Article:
Jan. 22 (Bloomberg) -- Hedge funds and other creditors in Iceland’s failed banks are trying to get a response from the nation’s authorities on the status of their claims as the government considers amending the bankruptcy law.
More than five years after Iceland’s biggest banks defaulted on $85 billion, the nation has yet to arrive at an agreement with creditors on how to settle their claims. At stake for Iceland is its financial stability as authorities search for a solution that doesn’t trigger a krona sell-off just as the island tries to scale back capital controls.
The banks’ winding up committees, which represent the bondholders, have requested exemptions to capital controls in order for them to complete settlements.
“The central bank has yet to respond to our offer and we’ve gotten no feedback from the bank on whether, or when, they will respond,” Steinunn Gudbjartsdottir, head of Glitnir Bank hf’s winding-up committee, said in a phone interview. The committee sent an offer in November detailing how to complete composition without risking financial stability or the krona, she said.
Stefan Stefansson, the central bank’s spokesman, said it has held “several meetings,” including with representatives of the winding up committees and creditors and is conducting “various probes” on what “kind of solutions will harmonize with stability, as anticipated in law.”
“It needs to be kept in mind that the matter is vast and complicated and doesn’t allow for many attempts,” he said.
The government has so far declined to participate in talks with creditors. Prime Minister Sigmundur Gunnlaugsson and Finance Minister Bjarni Benediktsson both say that failure to arrive at a settlement could prompt the government to amend Iceland’s bankruptcy act. If that happens, all foreign-currency holdings at the failed banks could be converted into kronur before being paid out to creditors.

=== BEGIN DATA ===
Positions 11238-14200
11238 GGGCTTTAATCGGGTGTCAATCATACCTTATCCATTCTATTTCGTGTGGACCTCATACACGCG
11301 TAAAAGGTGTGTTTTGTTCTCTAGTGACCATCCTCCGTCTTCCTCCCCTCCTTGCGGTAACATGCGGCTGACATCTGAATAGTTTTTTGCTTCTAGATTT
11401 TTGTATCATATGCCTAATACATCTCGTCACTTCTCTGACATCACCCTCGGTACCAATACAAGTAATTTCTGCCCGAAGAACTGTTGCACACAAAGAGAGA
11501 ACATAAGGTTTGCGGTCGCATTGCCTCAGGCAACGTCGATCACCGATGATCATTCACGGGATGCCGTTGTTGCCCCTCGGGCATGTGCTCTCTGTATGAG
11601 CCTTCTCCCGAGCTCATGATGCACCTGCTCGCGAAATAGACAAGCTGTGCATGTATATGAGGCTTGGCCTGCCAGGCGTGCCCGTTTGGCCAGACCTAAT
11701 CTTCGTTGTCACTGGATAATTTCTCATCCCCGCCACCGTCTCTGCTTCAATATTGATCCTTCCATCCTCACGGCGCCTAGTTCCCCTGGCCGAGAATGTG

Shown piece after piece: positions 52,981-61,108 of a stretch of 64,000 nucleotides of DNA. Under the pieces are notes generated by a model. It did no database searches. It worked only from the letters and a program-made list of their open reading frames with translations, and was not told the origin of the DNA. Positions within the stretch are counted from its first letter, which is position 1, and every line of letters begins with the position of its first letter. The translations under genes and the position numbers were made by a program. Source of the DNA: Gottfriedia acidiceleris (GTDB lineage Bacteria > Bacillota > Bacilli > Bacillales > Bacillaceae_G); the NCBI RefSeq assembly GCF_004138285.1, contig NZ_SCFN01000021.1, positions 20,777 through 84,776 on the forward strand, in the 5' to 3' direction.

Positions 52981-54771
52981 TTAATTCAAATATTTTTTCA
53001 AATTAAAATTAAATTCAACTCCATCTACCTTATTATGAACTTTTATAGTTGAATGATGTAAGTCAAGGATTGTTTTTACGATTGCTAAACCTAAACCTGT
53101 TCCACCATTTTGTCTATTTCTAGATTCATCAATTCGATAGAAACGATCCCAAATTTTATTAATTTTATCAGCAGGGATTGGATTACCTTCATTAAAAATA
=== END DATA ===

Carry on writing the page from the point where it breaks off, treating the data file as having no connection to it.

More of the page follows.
“I’m unaware of them having found any solution” which would allow the banks to complete creditor settlements, Gunnlaugsson said yesterday while leaving a conference in Reykjavik.
Glitnir was the first of Iceland’s banks to collapse at the end of 2008 after it ran out of cash needed to sustain a debt-funded expansion. Kaupthing Bank hf and Landsbanki Islands hf also failed, sending the economy into its worst recession in six decades and forcing the government to impose currency restrictions and to seek an international bailout.
Since the crash, the estates of the banks have been run by winding-up committees, which have sought exemptions from capital controls blocking about 461 billion kronur ($3.97 billion) in assets. In total, the capital controls are blocking about $7.2 billion, according to a central bank estimate.
Gunnlaugsson’s government won elections in April after promising voters it would write down mortgage debt, cut taxes and end krona restrictions. Gunnlaugsson in September said the controls could be lifted “in the foreseeable future” if the owners of krona-denominated assets are “willing to assist us.”
Benediktsson said in an interview this month there’s no communication “at all” with the creditors.
While Iceland has won praise from the International Monetary Fund for its crisis management, failure to end currency restrictions threatens to delay foreign investment needed to bring about a full recovery, according to the fund.
The economy will expand 2.7 percent this year and 2.8 percent in 2015, according to the Organization for Economic Cooperation and Development. That’s better than the average for the OECD-area as a whole, which is seen growing 2.3 percent and 2.7 percent, the Paris-based group estimates.
The caretakers of Kaupthing are also eager to reach creditor settlements through a composition agreement and are seeking an exemption to the currency restrictions. The bank’s winding-up committee would need to file for bankruptcy once it no longer deems that such as solution is achievable, Johannes Runar Johannsson, a member of Kaupthing’s winding-up committee, said in a September interview.
Johannsson and fellow committee member, Feldis Lilja Oskarsdottir, didn’t respond to several phone calls seeking a comment.
“It’s definitely not Glitnir that’s delaying the process when it comes to completing creditor settlements,” said Gudbjartsdottir. “Our proposals have simply not been answered, making it impossible for us to move forward.”
To contact the reporter on this story: Omar R. Valdimarsson in Reykjavik at email@example.com